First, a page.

Gimme gimme shock treatment, Gimme gimme shock treatment
Gimme gimme shock treatment, I wanna, wanna shock treatment

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13 Comments

  1. Chava

     /  January 31, 2013

    I’m so glad you got good news. I think people ask ‘what caused it’ because we want to believe we have some measure of control over our lives. I know my reaction to my mom’s cancer was to immediately leap on the fact that she’d been treated with radiation as a child in the same general area of her cancer as the cause just because I didn’t want to believe that I would get it. I saw the same sort of behavior in the church I grew up in. People wanted to believe that if they prayed hard enough, lived the ‘right’ way that god would protect them. But yeah, in the end we really don’t have the control we wish we did. We just have to hang on with both hands, keep hoping and do the best we know and can manage.

    Reply
    • Achariya

       /  January 31, 2013

      I completely agree. I wish there was a better answer, but we’re poisoning our world so rapidly that the only answer I can see for all of us is, let’s clean up our act. Let’s clean the world, we’re wallowing in carcinogens.

      Reply
  2. Mandee

     /  January 31, 2013

    So glad you weren’t singing “I Wanna be Sedated” or “Girlfriend in a Coma”. ;P

    Reply
  3. This is such a good thing to remember for both cancer and many other illnesses. Very often, they just plain happen, or they’re the result of genetic or environmental factors over which we have little or no control. Childhood stress, for instance, messes with endocrine development, and it’s not like the kid can do anything about it then. What can we do about all the hardcore smog most folks breathed before emissions standards? What can we do about things like lead paint or asbestos or BPA or HFCS that weren’t even on the radar when we were kids?

    Illness is scary, and people jump into the Just World fallacy all the time to keep their fear at bay. And the fact that there are some rough adult-behavior correlations with some things makes people believe they have control over not just those illnesses, but illness in general.

    Wellness, IMHO, is about doing what makes you feel well and cope on a day-to-day basis. Expecting it to be a vaccine against all sickness is tilting at windmills. Shit just happens, more often than not, and racing on the hamster wheel trying to beat fate just makes folks miserable in the here and now. Which, surprise surprise, actually can contribute to illness.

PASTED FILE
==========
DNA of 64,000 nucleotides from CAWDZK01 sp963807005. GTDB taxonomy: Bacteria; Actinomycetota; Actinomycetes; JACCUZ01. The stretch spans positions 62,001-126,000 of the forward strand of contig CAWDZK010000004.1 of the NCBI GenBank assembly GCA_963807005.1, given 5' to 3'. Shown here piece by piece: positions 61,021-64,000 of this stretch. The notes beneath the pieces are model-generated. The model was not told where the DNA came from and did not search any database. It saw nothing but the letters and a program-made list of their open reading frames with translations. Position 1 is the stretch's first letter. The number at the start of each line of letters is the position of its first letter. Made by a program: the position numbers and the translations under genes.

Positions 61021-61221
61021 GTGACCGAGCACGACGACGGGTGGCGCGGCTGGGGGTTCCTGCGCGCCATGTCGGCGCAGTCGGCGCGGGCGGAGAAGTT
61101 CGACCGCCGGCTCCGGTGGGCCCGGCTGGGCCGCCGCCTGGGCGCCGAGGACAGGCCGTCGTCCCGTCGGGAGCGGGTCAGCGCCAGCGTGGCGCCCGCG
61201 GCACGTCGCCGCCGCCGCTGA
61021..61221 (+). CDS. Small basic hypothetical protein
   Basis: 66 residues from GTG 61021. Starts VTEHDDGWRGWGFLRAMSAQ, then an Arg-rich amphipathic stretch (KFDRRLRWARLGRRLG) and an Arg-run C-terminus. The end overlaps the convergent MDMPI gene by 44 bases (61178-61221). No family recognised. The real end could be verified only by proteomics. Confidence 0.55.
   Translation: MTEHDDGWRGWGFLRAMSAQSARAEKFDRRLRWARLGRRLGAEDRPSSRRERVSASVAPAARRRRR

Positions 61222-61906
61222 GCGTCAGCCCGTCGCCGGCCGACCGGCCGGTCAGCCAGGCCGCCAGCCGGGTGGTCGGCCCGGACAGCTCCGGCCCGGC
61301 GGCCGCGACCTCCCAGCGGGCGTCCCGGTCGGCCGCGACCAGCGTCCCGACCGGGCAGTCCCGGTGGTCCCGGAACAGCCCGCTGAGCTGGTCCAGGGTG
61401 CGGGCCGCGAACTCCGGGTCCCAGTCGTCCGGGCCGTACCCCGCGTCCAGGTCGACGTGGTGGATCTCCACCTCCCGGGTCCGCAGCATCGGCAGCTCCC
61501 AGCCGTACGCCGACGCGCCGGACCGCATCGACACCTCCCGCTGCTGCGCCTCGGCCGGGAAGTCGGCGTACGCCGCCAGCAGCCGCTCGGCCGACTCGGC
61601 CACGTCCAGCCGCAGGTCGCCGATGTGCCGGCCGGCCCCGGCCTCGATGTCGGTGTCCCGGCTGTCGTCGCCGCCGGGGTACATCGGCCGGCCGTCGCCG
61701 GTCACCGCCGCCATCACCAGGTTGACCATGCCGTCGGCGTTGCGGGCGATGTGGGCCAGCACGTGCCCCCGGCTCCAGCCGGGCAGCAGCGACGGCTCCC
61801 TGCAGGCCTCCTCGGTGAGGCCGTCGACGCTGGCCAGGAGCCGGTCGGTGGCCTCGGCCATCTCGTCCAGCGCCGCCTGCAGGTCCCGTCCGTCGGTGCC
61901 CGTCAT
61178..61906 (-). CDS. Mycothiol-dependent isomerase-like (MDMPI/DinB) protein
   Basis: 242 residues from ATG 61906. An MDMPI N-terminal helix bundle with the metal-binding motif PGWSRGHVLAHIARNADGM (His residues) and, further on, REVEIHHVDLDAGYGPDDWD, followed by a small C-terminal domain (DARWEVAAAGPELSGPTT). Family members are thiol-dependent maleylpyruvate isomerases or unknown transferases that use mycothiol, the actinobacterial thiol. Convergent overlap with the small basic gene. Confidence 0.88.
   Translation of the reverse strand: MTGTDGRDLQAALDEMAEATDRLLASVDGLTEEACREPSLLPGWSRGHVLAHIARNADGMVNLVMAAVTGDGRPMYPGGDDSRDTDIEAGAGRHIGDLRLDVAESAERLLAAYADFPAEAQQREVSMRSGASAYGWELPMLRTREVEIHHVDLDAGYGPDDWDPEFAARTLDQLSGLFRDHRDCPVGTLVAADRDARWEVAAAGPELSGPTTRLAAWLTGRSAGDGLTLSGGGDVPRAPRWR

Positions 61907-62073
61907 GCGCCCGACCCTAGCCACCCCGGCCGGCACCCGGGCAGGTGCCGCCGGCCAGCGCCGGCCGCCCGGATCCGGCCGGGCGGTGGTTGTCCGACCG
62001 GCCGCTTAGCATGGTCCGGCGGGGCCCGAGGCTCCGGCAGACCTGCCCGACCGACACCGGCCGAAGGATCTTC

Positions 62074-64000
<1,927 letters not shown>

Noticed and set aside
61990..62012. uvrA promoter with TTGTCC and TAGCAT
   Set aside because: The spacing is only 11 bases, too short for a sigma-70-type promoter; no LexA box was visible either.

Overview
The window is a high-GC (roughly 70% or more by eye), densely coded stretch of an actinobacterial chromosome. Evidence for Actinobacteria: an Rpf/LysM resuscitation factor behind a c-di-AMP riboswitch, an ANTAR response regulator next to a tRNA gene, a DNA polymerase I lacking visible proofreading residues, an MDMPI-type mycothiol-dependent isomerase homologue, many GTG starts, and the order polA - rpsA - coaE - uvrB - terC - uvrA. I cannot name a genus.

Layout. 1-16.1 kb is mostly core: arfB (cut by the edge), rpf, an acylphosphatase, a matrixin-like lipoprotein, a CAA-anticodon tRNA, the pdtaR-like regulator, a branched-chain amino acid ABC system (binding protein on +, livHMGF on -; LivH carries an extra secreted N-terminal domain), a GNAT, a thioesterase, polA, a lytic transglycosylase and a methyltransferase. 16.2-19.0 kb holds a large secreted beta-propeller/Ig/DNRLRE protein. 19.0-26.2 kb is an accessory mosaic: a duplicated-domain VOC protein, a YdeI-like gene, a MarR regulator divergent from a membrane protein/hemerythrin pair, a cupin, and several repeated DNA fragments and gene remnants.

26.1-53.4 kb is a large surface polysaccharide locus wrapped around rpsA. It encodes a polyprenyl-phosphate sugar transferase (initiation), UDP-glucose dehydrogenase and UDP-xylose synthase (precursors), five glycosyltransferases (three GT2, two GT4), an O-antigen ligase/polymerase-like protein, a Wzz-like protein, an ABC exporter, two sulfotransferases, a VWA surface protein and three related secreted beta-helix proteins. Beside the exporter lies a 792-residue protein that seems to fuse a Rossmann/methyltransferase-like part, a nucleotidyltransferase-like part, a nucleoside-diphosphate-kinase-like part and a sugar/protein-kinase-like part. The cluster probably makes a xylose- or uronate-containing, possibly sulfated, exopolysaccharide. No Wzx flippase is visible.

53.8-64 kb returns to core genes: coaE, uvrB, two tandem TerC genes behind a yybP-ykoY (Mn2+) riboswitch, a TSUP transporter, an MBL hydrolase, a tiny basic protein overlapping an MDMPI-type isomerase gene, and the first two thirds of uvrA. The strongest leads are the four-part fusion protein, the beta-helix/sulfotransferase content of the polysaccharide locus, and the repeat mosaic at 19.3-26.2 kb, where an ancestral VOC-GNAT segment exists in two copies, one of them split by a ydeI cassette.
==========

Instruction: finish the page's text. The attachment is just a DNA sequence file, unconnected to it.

Having a child now, finally, makes me realize how much of my life I really wasted worrying about all the things that are wrong with my body instead of just enjoying what time I have. I may die tomorrow, or I may live for another 40 years or more, but either way, what’s important to me is not how long I live but how well. Human lives are short, period, and I’d much rather fill that time with love and joy than fear and worry.

    I remain impressed with how you’ve traveled this path, and am overjoyed that you can, finally, see more of the view.

    Reply
  4. I really love this piece. It’s as thoughtful and boundary pushing as everything you’ve written about your experience about cancer. The “victim blaming” approach to illness is a trap we all fall into at times, myself included. I’m glad that you saw a way to stop doing that to yourself. There’s clearly no One Right Way to deal with any of it and acting as if there is one is cruel and unfair to ourselves and others.

    I’m also really, really happy that your doctor find now signs of the lymphoma! Hooray!!! xo

    Reply
    • Achariya

       /  January 31, 2013

      Thank you, C! (We have to hang out next time i am in SF!) It’s such an American way to look at illness, isn’t it? The “Rocky” approach. If you train hard enough, everything can be conquered. ❤ Appreciate your comment.

      Reply
      • Totally! *cue montage and theme music* And we totally need to meet up when you’re in SF! 🙂

  5. I am so happy for you. Love your description of how the news made you feel. Your pic is great, it’s all You 🙂 the dress is so pretty & you rock it mama! Be free, be light ❤

    Reply
    • Achariya

       /  January 31, 2013

      I feel pretty light ❤ Nothing like feeling that I can handle my own body & life again.

      Reply
  6. Like MediatedLife, I think wellness is a coping mechanism. When I lost my pregnancies, I felt like there must be something wrong with me, like I could correct this problem with my defective body by being more healthy. Doing more yoga. Eating more beans. Whatever. But really, even if you’re healthy, shit still happens to you. And we get through it as best as we can, by being gentle to ourselves — which doesn’t always mean eating more beans.

    I have been offering up thanks for your good news … even at yoga tonight. 😉

    Reply
    • Achariya

       /  February 1, 2013

      *hugs* Yes, I think “shit happens” is perhaps the most humble way to greet the world, acknowledging that it’s bigger than any one of us can do anything about. *more hugs*

      Reply